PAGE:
There is no legal requirement for individuals to report child abuse concerns, however. This omission has been repeated in later child protection legislation – including the 2004 act. Instead, statutory guidance creates an expectation that those working with children will raise safeguarding concerns to the relevant authority. This expectation is augmented by the safeguarding codes of conduct many organisations voluntarily impose on their employees.

Critics of the existing legislation claim that a duty to report child welfare concerns will do more to prevent abuse, which makes sense. However, lawmakers worry that mandatory reporting will lead to an explosion in child abuse concerns, many of which will be false alarms. It’s theorised that investigating erroneous reports will take resources away from tackling genuine abuse cases.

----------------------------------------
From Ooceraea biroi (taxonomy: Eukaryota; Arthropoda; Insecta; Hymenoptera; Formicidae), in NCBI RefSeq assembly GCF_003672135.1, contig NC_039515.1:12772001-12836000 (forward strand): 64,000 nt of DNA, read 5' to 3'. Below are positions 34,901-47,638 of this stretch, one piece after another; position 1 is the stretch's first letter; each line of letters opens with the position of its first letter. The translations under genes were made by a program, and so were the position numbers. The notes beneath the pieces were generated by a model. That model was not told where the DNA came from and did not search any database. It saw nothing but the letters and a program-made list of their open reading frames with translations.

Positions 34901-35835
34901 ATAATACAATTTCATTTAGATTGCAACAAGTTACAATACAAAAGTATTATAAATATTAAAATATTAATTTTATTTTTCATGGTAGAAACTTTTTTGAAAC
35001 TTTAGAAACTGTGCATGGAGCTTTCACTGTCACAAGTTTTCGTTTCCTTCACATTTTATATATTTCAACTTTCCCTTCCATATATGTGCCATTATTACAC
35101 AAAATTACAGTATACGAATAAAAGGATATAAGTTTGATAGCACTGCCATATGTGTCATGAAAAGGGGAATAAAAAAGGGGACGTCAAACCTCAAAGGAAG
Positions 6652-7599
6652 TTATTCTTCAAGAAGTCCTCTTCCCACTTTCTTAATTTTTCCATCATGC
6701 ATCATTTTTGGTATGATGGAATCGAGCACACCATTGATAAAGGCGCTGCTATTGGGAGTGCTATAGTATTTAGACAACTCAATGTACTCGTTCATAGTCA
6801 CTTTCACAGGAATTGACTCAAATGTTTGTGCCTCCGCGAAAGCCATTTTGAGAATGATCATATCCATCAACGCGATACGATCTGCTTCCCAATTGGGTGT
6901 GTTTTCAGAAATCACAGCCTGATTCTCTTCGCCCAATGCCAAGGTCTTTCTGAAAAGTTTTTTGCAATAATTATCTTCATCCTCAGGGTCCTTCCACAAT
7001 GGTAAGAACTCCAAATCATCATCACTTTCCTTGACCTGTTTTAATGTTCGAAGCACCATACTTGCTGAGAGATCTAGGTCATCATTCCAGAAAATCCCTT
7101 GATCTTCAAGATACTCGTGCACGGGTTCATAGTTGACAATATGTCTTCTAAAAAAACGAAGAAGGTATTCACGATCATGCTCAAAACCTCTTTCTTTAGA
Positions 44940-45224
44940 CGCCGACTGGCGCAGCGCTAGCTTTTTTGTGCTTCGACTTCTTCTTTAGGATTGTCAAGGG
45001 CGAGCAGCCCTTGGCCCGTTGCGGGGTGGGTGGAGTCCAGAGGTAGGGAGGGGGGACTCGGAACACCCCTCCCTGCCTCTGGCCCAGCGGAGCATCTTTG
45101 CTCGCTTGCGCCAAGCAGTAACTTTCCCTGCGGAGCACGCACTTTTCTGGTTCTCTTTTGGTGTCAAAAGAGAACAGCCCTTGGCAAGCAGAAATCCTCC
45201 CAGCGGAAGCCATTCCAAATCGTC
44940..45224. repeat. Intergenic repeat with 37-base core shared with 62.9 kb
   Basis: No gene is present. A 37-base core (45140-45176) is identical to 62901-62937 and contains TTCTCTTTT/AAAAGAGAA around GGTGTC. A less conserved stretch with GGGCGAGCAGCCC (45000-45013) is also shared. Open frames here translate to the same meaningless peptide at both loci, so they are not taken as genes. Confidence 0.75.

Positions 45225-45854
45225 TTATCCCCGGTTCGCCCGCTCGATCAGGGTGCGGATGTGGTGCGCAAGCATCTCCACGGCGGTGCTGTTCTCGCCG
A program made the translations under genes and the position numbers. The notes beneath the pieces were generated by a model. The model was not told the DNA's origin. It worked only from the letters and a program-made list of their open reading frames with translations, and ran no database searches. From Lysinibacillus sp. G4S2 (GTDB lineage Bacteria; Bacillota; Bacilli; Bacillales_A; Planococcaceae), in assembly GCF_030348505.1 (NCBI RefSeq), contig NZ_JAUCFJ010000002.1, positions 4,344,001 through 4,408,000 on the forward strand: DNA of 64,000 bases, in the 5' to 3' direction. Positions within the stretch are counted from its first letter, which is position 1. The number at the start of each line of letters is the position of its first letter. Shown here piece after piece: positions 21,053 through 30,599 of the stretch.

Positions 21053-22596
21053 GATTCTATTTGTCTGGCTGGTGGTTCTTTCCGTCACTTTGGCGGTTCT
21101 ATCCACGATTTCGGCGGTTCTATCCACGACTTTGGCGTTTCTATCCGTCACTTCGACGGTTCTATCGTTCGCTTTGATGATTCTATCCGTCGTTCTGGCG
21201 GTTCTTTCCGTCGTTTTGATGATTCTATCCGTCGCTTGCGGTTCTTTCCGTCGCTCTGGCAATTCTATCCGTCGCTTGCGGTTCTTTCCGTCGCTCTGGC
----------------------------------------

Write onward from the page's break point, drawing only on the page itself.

Safeguarding Children Courses

Our Safeguarding Children courses provide trainees with the concepts and principles of safeguarding. The course is designed for people at any level of work with children so that the signs of abuse are spotted and documented correctly.

Why the Children Act 2004 was Needed

Shortcomings of the 1989 act were tragically revealed by the death of eight-year-old Victoria Climbié in 2000. Victoria relocated to the UK in November 1998, moving in with her aunt, Marie Thérèse Kouao, and Marie’s live-in partner. Both the aunt and her partner abused Victoria for months before the young girl succumbed to her injuries in February 2000.